UNODC and Southern Africa regional partners join forces to address terrorism and violent extremism

Over the last several years, the threat of terrorism has been looming ever larger over Southern Africa. Terrorist groups, once local dangers, have become increasingly global and less centralized, using social media, foreign fighters, and illicit trafficking to support and carry out their acts of terror.

Terrorist groups, including the ISIS-aligned Islamic State in the Central African Province (ISCAP), have established themselves firmly in the region. Indeed, ISCAP membership has soared to 2,000 local recruits and fighters from Burundi, Chad, the Democratic Republic of the Congo, Eritrea, Ethiopia, Kenya, Rwanda, Somalia, South Africa, Tanzania, and Uganda.

Due to the new nature of the threat, states in the region have yet to develop comprehensive counter-terrorism legislation and policies. Nor are the knowledge and skills to effectively prevent and detect terrorist activity – and to bring terrorists to justice – widespread. Member states of the Southern African Development Community (SADC), a Regional Economic Community focused on peace and security, are therefore growing increasingly concerned that terrorist groups active in other regions of Africa will exploit these and other vulnerabilities, such as the marginalisation of minority groups, weaknesses in governance, and security and intelligence structures.

As part of the efforts to combat terrorism in Southern Africa, in April UNODC partnered with SADC, its new regional counter-terrorism centre, and the African Union’s African Centre for the Study and Research of Terrorism (AU/ACSRT) to launch a second phase of assistance for the region, supported by the United Nations Peace and Development Trust Fund (UNPDF).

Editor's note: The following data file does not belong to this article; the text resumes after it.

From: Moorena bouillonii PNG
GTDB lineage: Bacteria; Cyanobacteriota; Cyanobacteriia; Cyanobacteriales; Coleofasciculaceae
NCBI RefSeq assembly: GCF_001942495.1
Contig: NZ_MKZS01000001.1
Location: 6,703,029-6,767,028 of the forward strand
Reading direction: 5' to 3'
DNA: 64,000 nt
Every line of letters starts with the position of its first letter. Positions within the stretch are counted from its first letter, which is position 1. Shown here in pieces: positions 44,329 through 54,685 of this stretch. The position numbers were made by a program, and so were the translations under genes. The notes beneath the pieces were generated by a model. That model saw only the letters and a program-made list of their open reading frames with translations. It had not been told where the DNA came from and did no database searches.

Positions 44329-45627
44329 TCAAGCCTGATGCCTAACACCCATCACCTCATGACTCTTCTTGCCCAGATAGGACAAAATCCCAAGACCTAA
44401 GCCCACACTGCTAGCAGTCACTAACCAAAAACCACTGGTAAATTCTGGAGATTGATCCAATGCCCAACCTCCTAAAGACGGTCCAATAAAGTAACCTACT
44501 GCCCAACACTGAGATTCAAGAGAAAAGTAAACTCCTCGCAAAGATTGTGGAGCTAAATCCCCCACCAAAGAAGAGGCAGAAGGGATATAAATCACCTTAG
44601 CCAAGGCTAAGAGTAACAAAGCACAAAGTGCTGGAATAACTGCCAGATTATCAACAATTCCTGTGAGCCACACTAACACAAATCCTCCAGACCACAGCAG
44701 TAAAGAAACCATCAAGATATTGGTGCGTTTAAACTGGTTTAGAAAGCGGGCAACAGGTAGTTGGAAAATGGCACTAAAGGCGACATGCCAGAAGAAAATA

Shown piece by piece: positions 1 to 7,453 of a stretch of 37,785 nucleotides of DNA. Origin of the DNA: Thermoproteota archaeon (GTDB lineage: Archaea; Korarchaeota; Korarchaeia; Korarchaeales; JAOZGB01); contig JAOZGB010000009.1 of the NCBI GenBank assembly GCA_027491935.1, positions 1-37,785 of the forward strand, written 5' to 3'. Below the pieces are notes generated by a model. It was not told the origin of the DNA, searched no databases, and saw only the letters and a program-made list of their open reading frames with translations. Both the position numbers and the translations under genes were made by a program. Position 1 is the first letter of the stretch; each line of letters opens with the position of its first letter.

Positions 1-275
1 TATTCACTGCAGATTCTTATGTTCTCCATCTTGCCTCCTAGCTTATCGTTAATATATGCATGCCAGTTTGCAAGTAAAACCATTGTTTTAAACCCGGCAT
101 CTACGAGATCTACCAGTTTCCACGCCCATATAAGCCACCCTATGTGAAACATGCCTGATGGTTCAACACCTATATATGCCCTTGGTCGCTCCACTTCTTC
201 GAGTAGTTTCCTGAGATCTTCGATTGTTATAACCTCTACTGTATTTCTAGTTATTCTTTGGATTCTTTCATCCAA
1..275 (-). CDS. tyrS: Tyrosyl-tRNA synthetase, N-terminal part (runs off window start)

This new joint initiative builds on an earlier phase of assistance, also funded by China through the UNPDF. Under that project, UNODC and its regional partners provided critical counter-terrorism policy and legislative advice, as well as specialized training and equipment for counter-terrorism and criminal justice officials from the SADC countries most affected by terrorism. This second phase will build on and expand those efforts, sharing international good practices and standards and promoting South-South cooperation with other countries in Africa and elsewhere who have long faced similar terrorism threats.

The regional workshop, held from 26 to 29 April and hosted by the Government of Malawi, brought together 14 countries from across Southern Africa. The event provided an important opportunity to examine emerging national and regional threats and challenges, to take stock of the efforts already underway, share experiences, and identify areas for joint action and cooperation to further prevent and combat terrorism and violent extremism in the region.

The Minister of Homeland Security of Malawi, H.E. Jean Sendeza, opened the workshop, highlighting that “Southern African countries are increasingly facing a growing threat of terrorism through recruitment and terrorism financing, including through linkages with illicit trafficking of goods and other criminal activity in the region.”

Participants identified priority areas for capacity building assistance to SADC Member States and learned best practices in global efforts to address terrorism, bring terrorists to justice, and prevent violent extremism.

As noted by Colonel Christian Emmanuel Pouyi of the AU/ACSRT, “the result of continued consultations and cooperation among the partners indicates yet again the common determination to work tirelessly towards the elimination of the threat of terrorism and violent extremism.”

When closing the workshop, the SADC Regional Counter-Terrorism Coordinator, Mr. Mumbi Mulenga, highlighted the importance of partnerships and cooperation to fight terrorism and violent extremism in SADC member states.

Source: United Nations Office on Drugs and Crime

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